Think about the TV pilot season. Major television networks invest in at least one episode with A-level talent for 12 to 20 shows. The goal is to see if sample audiences respond positively. Only about 20% of pilots ever air on a network.

These days, the competition for audiences is fierce. Something like 599 scripted television series aired in the United States in 2022. Of those, about 150 will be canceled in a year. Another 50 or so might be viable for the long run. Few will run more than a few seasons.

And no one knows which, if any, of the shows will be winners.

Media companies aren’t investing millions of dollars to throw the proverbial spaghetti against the wall. They understand tomorrow’s mega-hit may come from surprising origins. They do the research, dive in with creative talent, and take the time to develop and test the product.

That’s the opposite of how most businesses develop bigger content or marketing properties. Too many companies strategize, come up with ideas, winnow them based on budget, and invest in the story or format available resources can support.

Imagine if a media company developed a TV show based on budget, not the idea. They’d check what talent would fit the budget. Then, they’d figure out what kind of show their cameras and technology would allow them to shoot. Only then could they figure out the story.

That approach doesn’t produce the opportunity for a hit.

More importantly, though, the shows would be designed to start and stop easily.

Compare that to a common scenario in today’s product marketing world.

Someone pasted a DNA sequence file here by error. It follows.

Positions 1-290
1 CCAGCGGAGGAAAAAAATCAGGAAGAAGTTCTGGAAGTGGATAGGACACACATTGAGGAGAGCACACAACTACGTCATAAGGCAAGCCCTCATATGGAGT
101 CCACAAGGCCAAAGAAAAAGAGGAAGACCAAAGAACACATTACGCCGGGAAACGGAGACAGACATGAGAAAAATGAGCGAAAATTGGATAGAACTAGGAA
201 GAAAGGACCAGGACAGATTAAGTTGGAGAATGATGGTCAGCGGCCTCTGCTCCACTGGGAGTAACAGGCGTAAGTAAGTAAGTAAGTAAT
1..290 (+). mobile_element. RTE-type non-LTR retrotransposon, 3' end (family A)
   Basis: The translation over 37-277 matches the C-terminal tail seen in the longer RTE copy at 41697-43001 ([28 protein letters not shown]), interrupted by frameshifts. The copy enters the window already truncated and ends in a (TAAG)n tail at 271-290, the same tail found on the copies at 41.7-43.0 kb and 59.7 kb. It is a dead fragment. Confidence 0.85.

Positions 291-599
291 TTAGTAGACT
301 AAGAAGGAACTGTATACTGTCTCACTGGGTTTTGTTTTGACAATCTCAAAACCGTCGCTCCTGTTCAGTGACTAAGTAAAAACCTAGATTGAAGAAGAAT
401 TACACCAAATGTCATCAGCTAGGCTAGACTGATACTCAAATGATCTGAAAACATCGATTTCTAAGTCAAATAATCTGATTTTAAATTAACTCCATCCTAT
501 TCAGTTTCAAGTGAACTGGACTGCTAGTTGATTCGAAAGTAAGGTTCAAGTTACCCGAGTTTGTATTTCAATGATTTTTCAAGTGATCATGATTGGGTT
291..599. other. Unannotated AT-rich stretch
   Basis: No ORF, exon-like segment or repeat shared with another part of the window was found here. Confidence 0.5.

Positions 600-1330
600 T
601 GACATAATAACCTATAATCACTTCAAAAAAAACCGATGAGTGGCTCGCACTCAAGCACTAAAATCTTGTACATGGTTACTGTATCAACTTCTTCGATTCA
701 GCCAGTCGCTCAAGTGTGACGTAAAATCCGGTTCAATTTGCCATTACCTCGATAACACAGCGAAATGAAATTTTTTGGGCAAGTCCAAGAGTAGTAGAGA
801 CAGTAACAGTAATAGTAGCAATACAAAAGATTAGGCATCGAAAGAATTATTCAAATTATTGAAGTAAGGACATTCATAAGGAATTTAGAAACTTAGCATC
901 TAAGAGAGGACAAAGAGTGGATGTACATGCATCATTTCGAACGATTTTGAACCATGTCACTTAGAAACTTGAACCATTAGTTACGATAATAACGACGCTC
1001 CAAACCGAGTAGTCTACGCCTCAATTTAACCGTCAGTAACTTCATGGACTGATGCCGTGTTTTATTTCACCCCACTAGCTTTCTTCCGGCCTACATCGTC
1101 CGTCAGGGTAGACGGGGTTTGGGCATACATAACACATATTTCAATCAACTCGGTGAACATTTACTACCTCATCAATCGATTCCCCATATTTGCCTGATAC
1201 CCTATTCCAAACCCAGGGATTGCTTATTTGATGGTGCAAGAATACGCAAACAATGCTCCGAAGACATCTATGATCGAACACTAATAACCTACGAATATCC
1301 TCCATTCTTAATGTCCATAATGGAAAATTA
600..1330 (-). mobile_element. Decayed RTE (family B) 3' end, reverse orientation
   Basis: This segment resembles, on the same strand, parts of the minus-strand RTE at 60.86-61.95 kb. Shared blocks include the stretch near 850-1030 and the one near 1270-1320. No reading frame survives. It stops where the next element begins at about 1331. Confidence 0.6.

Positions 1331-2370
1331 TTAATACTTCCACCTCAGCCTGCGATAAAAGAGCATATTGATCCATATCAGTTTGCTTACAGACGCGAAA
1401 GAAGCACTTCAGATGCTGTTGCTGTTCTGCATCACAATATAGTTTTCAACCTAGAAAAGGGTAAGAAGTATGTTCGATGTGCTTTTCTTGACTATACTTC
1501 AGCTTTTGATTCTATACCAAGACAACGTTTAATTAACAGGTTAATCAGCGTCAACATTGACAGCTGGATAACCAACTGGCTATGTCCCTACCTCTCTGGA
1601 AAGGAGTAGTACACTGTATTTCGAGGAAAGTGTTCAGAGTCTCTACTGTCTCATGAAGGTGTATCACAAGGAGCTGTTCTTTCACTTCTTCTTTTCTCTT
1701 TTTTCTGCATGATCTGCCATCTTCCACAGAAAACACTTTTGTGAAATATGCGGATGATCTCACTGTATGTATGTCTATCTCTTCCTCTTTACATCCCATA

Recently, a marketing leader at a large technology company told me they decided to add a new content platform. They sought recommendations on the technology to create its content, including the topic and related blog posts. They needed AI to drive it because the content platform would be another responsibility for the already busy team.

I asked him about their 10-year-old blog with declining traffic, search results, and editorial quality. I asked why they would continue that and add this new thing.

The marketing leader explained: “While my team creates the content for that platform, the demand-generation group manages the platform itself, and they want to keep their platform. So we have to support both.”

You can see this story is destined not to end well.

Few companies have the resources or checkbooks to develop multiple blog platforms or produce unlimited content. But brands can develop and decommission content products.

But to do that, you must ask better questions: “Do we really need to implement that new hub or resource center into our enterprise CMS system before we launch a prototype and test it?” Or “What activity is producing results that, if it ended tomorrow, no one would really notice?” “Can we redirect the creative talent to something cool and innovative instead of more infographics for sales?” Or “How can we build a better, more efficient production studio approach for testing stories, formats, and audience engagement?”

It’s no one’s fault when the story, platform, or format stops resonating with audiences (or never gets started). As Captain Jean-Luc Picard once said in Star Trek: The Next Generation, “You can commit no mistakes and still lose. That is not weakness. That is life.”

Why not free yourself and your team to stop doing things that aren’t working?

What will you stop in the new year?

In the new year, you likely will be asked – or take it upon yourself – to figure out how to integrate generative AI into your marketing. I strongly advise you not to look at it as an opportunity to figure out how much more you can do of the stuff you already do.

Rather, look for opportunities to use generative AI to create something new, build a more efficient process, add research capabilities, or bring on a virtual team member to create derivative content. In almost all these scenarios, you’ll need more time, more resources, and different skill sets. This is fantastic. But before you add those things to your existing plate, just figure out what you’re going to STOP doing.

It’s your story. Tell it well.

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Cover image by Joseph Kalinowski/Content Marketing Institute